[Doctorow] My novel-in-progress syndicated on Salon for next 10weeks
I've been working on a new novel since last December, working title
"Themepunks." The first third is in the can, and it is a short novel
unto itself. The book is about a post-dotcom boom and bust, built on
the ready availability of commodity hardware and open source code,
and concerns itself with the lives of a gang of visionary tech
entrepreneurs, journalists, bloggers, as well as Florida squatters,
students in the midwest, and Brazilian geek activists. I've read
aloud from it on a number of occasions, most recently at the Worldcon
in Glasgow in August, and always to enthusiastic responses.
Salon magazine has begun to serialize the book, and they will publish
a section every Monday for ten weeks. By that time, I hope act two
will be done and Salon will be interested in it, though of course
there's no guarantee of either (but act one is self-contained and
stands on its own). When the whole thing is done, Tor will publish it
between covers and I'll be doing my normal Creative Commons release,
but I relish the opportunity to do what Dickens did -- write a novel
in serial form just a few weeks ahead of my readers.
Hope you enjoy it!
> Andrea Fleeks almost never had to bother with the blue blazer these
> days. Back at the height of the dot-boom, she'd put on her business
> journalist drag -- blazer, blue sailcloth shirt, khaki trousers,
> loafers -- just about every day, putting in her obligatory
> appearances at splashy press conferences for high-flying IPOs and
> mergers. These days, it was mostly work at home or one day a week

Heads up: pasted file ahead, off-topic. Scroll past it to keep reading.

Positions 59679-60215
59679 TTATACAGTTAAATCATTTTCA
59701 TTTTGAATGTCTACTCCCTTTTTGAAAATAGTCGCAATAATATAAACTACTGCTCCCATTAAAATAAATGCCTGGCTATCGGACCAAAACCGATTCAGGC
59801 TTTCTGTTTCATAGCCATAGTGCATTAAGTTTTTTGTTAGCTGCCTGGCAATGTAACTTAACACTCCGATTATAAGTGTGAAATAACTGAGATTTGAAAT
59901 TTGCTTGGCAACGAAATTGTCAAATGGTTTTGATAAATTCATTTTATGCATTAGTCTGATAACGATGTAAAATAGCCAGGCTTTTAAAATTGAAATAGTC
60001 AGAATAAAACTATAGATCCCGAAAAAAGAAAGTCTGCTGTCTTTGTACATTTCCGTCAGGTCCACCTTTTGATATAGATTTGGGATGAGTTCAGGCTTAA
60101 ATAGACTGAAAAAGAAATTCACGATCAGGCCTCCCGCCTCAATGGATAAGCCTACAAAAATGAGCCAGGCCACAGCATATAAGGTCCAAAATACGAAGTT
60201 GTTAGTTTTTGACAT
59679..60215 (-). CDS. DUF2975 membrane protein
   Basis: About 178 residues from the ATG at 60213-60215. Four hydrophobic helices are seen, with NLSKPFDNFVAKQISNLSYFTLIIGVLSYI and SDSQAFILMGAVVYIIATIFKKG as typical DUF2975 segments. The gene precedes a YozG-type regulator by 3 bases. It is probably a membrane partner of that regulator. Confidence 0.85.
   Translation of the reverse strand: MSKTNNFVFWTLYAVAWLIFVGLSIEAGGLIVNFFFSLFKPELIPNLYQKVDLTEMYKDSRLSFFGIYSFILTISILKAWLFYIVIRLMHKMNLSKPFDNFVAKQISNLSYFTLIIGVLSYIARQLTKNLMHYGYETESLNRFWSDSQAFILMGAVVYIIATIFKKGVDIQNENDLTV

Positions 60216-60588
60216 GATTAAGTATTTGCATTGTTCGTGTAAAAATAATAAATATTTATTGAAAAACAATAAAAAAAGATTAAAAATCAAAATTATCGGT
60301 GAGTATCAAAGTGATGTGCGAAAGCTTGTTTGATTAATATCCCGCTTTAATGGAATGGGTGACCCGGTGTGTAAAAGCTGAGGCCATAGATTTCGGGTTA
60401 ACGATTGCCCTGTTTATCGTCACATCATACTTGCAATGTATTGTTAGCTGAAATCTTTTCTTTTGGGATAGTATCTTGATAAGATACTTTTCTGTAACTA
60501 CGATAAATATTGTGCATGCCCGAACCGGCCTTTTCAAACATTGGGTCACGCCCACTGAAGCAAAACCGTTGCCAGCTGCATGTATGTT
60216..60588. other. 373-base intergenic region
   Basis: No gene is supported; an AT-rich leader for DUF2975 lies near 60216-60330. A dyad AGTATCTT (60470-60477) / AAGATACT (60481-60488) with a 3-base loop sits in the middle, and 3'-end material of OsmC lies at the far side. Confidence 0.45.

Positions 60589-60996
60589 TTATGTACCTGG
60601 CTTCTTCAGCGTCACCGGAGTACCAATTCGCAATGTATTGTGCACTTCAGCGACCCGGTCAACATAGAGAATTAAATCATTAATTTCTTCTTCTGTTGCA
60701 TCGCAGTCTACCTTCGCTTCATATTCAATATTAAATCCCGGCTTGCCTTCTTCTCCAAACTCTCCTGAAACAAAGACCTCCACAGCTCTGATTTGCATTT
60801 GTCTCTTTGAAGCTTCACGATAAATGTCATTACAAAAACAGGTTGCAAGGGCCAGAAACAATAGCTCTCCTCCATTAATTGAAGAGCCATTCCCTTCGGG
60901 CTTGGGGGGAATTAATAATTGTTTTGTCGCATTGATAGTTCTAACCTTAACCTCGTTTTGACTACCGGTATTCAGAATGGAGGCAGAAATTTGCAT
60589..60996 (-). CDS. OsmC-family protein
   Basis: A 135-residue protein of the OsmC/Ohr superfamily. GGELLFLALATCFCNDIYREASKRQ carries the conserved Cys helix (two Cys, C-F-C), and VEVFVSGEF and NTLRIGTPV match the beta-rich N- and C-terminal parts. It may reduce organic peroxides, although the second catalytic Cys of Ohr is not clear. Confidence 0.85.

> at the San Jose Mercury's office, in comfortable light sweaters
> with loose necks and loose cotton pants that she could wear
> straight to yoga after shutting her PowerBook's lid.
> Blue blazer today, and she wasn't the only one. There was Morrow
> from the NYT's Silicon Valley office, and Spetzer from the WSJ, and
> that despicable rat-toothed jumped-up gossip columnist from one of
> the U.K. tech-rags, and many others besides. Old home week, blue
> blazers fresh from the dry-cleaning bags that had guarded them
> since the last time the NASDAQ broke 4000.
> The man of the hour was Landon Kettlewell -- the kind of outlandish
> prep-school name that always seemed a little made up to her -- the
> new CEO and front for the majority owners of Kodak/Duracell. The
> despicable rat-toothed Brit had already started calling them
> Kodacell. Buying the company was pure Kettlewell: shrewd, weird and
> ethical in a twisted way.
> "Why the hell have you done this, Landon?" Kettlewell asked himself
> into his tie-mic. Ties and suits for the new Kodacell execs in the
> room, like surfers playing dress-up. "Why buy two dinosaurs and
> stick 'em together? Will they mate and give birth to a new
> generation of less-endangered dinosaurs?"
Part 1 on Salon:
latest novel: craphound.com/someone